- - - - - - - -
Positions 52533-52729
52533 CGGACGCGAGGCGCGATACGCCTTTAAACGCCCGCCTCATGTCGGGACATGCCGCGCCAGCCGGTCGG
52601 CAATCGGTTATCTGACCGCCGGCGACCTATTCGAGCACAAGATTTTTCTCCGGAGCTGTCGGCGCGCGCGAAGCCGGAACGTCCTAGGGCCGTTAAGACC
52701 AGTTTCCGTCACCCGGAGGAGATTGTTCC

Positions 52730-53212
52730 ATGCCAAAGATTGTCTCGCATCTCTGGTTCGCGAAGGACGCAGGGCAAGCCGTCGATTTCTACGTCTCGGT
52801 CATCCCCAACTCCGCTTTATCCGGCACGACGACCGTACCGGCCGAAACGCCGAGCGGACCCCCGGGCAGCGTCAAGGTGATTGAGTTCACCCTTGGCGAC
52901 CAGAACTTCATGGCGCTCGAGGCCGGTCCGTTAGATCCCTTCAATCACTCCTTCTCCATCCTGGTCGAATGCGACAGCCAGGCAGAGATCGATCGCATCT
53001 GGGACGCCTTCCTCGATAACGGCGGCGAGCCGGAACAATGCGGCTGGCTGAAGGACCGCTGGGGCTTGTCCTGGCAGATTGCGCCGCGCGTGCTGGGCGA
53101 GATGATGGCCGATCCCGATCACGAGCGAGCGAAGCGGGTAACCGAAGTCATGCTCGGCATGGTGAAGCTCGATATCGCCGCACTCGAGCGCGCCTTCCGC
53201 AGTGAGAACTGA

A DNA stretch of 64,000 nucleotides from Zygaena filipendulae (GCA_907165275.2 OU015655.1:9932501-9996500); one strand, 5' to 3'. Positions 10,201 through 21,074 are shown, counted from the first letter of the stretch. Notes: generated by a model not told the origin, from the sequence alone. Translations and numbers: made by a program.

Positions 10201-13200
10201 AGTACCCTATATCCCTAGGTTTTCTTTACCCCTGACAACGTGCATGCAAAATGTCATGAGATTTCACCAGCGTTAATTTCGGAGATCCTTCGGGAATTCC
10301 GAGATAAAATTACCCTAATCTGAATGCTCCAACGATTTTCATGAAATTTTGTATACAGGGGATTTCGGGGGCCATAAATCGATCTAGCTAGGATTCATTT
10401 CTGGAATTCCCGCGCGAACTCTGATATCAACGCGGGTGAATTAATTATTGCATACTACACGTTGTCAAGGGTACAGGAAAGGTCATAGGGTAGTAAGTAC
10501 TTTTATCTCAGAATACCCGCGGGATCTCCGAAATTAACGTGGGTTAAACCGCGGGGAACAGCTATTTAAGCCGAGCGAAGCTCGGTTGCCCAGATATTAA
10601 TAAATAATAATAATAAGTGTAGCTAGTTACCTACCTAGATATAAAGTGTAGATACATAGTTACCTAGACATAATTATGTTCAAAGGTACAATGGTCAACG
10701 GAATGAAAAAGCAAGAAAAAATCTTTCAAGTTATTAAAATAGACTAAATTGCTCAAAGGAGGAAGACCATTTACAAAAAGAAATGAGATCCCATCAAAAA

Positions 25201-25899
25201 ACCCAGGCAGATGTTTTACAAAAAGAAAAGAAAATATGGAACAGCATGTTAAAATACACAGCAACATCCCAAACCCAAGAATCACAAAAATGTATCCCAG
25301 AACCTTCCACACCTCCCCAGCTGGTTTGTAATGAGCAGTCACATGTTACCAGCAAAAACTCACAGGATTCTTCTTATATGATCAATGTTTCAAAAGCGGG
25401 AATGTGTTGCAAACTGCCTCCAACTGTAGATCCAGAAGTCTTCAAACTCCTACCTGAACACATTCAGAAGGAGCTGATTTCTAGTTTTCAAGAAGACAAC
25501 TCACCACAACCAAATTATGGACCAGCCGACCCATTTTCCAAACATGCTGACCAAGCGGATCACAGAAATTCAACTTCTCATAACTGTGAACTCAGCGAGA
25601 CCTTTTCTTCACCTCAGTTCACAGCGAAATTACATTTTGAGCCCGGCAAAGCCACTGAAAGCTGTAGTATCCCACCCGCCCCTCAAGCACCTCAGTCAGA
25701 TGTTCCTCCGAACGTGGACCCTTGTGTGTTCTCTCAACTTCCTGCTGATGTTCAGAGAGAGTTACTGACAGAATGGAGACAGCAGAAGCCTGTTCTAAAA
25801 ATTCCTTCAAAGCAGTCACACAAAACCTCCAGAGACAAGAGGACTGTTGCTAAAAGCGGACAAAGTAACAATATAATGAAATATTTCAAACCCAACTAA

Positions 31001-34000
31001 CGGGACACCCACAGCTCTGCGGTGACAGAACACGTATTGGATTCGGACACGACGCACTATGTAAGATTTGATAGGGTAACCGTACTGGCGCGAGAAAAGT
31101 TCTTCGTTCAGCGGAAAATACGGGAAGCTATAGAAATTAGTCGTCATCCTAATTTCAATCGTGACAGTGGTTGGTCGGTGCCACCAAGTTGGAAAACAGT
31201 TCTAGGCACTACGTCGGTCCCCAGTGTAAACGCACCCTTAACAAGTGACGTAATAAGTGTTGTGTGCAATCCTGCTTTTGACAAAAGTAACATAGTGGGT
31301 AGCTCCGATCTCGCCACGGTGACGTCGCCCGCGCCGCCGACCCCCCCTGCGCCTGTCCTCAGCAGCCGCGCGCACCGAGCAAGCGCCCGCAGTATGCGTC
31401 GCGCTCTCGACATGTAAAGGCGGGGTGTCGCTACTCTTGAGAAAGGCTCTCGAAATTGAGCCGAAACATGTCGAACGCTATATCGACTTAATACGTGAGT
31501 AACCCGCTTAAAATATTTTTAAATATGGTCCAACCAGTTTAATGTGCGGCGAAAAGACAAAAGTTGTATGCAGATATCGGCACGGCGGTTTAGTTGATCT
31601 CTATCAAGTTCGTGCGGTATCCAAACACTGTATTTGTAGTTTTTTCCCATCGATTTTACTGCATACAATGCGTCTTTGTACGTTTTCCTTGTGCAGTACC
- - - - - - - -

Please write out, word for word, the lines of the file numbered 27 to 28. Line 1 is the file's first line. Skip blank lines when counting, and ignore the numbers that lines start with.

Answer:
25801 ATTCCTTCAAAGCAGTCACACAAAACCTCCAGAGACAAGAGGACTGTTGCTAAAAGCGGACAAAGTAACAATATAATGAAATATTTCAAACCCAACTAA

Positions 31001-34000